currying : Java Glossary


Currying is the incomplete application of arguments to a function. You won’t find it in Java but you will in functional languages such as Haskell and ML. For example, in Haskell we could write the function mult which takes two integers and returns their product:
mult :: Int -> Int -> Int
mult x y = x * y
Evaluating mult 2 6 would yield 12, as expected. To curry a function, one needs only to leave off one or more of the rightmost arguments. (Argument application must occur in a left-to-right order.) Evaluating mult 2 would yield the curried function (mult 2), which is a function of arity 1 (meaning it expects 1 argument). An argument can be applied to this function by evaluating (mult 2) 6, for instance. The inclusion of parentheses is important because it distinguishes the application of one argument to a curried function from the application of two arguments to a non-curried function.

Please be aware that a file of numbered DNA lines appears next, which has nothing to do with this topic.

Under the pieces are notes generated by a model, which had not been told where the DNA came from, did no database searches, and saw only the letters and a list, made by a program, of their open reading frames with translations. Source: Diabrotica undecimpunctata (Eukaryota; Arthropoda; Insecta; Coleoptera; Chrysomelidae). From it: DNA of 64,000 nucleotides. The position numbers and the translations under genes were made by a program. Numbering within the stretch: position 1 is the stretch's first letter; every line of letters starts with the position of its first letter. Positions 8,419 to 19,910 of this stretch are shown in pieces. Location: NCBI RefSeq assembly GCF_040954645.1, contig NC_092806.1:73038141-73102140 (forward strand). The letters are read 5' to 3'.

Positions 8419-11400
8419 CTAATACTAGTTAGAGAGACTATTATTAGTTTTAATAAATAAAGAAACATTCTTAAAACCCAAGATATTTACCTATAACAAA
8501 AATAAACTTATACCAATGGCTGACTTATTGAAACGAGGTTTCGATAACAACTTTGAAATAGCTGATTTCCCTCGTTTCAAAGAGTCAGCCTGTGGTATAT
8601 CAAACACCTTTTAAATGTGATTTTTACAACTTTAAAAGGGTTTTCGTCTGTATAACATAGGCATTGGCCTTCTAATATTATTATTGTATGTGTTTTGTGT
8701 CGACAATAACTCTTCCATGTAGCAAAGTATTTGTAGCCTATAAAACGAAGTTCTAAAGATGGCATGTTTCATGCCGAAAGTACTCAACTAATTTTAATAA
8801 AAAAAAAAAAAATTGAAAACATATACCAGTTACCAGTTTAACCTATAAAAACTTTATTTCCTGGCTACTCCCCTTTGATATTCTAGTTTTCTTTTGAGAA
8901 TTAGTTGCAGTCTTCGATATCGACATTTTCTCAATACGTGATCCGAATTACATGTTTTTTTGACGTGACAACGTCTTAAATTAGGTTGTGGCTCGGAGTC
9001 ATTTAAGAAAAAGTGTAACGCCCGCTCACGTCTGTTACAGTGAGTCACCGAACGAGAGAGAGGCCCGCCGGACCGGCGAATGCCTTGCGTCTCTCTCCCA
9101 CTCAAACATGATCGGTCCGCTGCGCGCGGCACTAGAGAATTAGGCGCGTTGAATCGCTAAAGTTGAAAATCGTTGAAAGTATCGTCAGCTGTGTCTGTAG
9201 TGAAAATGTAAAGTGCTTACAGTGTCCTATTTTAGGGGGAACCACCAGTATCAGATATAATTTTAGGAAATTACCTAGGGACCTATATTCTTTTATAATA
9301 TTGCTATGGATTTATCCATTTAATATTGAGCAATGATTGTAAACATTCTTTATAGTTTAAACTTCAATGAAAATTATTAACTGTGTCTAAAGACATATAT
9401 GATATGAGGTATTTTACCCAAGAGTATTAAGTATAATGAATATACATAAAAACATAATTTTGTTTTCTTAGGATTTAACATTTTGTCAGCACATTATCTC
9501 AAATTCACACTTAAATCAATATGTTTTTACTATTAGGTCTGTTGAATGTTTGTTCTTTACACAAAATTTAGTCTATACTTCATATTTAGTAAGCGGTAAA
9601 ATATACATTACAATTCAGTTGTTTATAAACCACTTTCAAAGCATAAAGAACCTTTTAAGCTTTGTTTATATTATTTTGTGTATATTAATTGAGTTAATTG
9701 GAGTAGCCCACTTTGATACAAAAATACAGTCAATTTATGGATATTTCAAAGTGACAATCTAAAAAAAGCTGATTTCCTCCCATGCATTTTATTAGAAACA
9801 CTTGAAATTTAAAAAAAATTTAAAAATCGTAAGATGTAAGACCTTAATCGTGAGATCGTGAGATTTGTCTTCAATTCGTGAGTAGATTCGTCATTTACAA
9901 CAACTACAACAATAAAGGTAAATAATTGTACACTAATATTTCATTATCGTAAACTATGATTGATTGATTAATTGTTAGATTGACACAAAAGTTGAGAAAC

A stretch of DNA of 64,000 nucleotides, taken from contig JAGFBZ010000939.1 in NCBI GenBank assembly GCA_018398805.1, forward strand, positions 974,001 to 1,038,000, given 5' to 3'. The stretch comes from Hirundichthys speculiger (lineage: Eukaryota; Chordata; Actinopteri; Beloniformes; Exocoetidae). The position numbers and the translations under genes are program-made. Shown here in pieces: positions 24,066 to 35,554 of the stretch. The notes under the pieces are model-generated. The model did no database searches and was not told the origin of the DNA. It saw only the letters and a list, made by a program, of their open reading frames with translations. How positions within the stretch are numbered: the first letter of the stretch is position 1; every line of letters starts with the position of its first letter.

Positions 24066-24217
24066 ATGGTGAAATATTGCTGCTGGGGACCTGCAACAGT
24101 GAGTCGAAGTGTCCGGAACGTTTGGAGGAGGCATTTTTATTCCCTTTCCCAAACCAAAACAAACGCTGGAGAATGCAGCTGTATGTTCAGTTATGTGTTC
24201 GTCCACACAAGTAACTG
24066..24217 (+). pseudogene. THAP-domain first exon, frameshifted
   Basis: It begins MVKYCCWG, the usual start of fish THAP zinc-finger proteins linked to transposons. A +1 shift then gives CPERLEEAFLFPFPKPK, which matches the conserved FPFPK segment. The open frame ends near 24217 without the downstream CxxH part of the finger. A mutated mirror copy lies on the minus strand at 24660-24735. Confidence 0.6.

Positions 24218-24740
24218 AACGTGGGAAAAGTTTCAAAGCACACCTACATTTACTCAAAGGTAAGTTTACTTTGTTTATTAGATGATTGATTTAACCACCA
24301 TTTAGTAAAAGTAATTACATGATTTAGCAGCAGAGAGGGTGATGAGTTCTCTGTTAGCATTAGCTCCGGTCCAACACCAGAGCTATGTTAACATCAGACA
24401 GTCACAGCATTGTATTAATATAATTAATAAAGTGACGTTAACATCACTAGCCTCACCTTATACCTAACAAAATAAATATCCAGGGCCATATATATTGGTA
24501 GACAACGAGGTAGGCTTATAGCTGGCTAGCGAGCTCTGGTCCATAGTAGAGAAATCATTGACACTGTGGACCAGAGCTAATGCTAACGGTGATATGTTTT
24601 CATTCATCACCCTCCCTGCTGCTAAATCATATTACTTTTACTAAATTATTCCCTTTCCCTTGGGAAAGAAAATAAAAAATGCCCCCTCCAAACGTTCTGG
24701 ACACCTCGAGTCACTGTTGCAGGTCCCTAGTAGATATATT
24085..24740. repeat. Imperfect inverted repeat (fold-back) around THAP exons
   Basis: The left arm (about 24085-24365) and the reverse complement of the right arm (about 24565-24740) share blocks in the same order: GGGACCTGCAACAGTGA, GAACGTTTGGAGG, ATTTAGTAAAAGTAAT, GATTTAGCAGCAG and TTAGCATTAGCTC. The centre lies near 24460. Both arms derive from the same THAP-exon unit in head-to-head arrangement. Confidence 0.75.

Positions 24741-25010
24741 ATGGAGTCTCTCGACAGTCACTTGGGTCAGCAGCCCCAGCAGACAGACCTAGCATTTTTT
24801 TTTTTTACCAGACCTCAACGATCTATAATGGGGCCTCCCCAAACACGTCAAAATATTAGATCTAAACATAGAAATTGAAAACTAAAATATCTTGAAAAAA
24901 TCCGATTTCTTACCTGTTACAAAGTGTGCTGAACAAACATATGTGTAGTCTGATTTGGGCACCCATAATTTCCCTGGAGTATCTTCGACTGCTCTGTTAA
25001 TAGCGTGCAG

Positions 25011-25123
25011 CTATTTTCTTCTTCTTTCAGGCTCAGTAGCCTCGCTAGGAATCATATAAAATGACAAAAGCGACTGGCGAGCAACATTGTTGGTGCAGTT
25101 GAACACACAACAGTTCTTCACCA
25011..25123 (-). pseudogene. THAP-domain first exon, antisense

This serves a similar function to default arguments in C++, or overloaded functions with fewer arguments than the basic function in Java.

Functions can be built of curried functions as

double = mult 2

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